Yesterday was the anniversary of our first date.
We met six years ago at match.com, but our relationship truly blossomed on a little relic called myspace.com (We were both too cheap to auto-renew match.com for one more month at the time!)
After several weeks of emails, Kristin and I decided to meet face to face for the first time. As many online couples do, we chose our first encounter at a Starbucks. I was excited and nervous that day, as was she.
We talked about life after school, the rush and worry of existence that only a young person in their mid-20s could, and cell phones.
(For the record, six years ago I had the Palm Centro and Kristin was in love with the Blackberry Curve 8330 with a pink case)
We’re pretty nerdy, I know.
I had such a great time that day, thinking I could talk to this woman forever and not be bored. She was so much like me, had similar struggles and success like me, and we just clicked from day one.
Ever the hipster, Kristin had blogs and took selfies way before most of the world knew these were even things. She was as smart as could be about stuff before it hit the mainstream, and so I even learned what a hipster was from her!
From an outsider’s perspective of our relationship, it was such a different dynamic, most people did indeed think we were crazy back then, but that was ok with us.
I think we were talking about rings within 2 weeks of meeting each other, and the great Cincinnati Wind Power Outage of 2008 ensured we made haste when moving in together.
This past weekend, for our six year dating anniversary, I took us both on a trip back down memory lane by compiling the 1st 30 days of our Gmail chats and making a scrapbook of them all. (thanks Google for wanting to know our entire lives, sometimes it actually comes in handy!) We read it at Starbucks.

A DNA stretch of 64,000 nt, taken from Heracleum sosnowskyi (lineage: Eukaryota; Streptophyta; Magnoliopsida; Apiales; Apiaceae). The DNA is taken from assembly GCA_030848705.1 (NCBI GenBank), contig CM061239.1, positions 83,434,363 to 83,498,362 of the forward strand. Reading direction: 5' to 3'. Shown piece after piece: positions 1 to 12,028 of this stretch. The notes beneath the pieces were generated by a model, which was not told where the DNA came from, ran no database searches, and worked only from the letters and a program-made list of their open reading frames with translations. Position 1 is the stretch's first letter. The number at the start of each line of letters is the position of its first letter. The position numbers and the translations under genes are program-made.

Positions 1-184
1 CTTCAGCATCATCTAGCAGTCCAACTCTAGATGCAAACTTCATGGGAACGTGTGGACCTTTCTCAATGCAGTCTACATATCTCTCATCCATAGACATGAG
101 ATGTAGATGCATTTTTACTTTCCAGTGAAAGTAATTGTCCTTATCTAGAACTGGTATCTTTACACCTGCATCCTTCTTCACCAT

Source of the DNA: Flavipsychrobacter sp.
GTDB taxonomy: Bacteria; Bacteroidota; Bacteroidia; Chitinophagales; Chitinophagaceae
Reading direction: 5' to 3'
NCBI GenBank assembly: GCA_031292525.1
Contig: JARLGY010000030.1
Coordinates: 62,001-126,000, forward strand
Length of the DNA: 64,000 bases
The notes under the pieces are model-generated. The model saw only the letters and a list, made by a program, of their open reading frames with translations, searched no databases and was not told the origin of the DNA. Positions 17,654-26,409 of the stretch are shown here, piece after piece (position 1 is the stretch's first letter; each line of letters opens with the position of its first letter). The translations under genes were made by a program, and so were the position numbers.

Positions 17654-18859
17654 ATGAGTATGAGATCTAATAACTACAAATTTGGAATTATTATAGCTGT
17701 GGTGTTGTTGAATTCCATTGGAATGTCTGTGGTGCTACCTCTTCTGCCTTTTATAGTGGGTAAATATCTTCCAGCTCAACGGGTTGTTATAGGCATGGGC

I had a complete blast doing this, and something really struck me as I read all of the late night messages, giddy conversations and talk of the future with the two of us together.
One singular statement really read true in all of these love letters.
We were idiots.
It turns out we were both not great with money. Messages abound of “spotting” each other tens of dollars in between waves of the feast and famine that was payday.
My favorite text in particular talks about not having enough money for both a loaf of bread from Panera and gas, and how we were actually choosing between the two:
Gas won out if I recall. We didn’t have money for a loaf of bread, people.
As is often the case when no one has told you otherwise, we had no clue that we were living our lives in chaos in our mid-twenties.
As the relationship grew, we started facing our money fears head-on. I started working with a budget and telling Kristin how bad I really was with handling money. It was difficult, sure, but it saved us. We realized that we wanted more from our lives and struggling like this was not going to get us there.
Slowly but surely we began to turn our lives around. Not just with money but in all habits. The uphill battling together only made us stronger.
We started treating ourselves and others better. My life began improving because I admitted there was a problem. I started living a life of integrity and a sense of purpose that had somehow evaded me for so many years.
If you feel that you’re stuck and your life is not getting any better, or if you just can’t seem to move the needle enough on a project, know that we all start somewhere. For us, it was making plans to not want for so much and appreciate what we have.
If you struggle, know that there is always something better beyond today. Know that you can make those miracles happen.
If Kristin and I had not kept moving forward in our efforts with money, we would still be where we were at all those years ago. I can honestly say now that we are far better people, much happier in life and live with a renewed sense of gratitude.
We can’t wait to see what the next six years bring.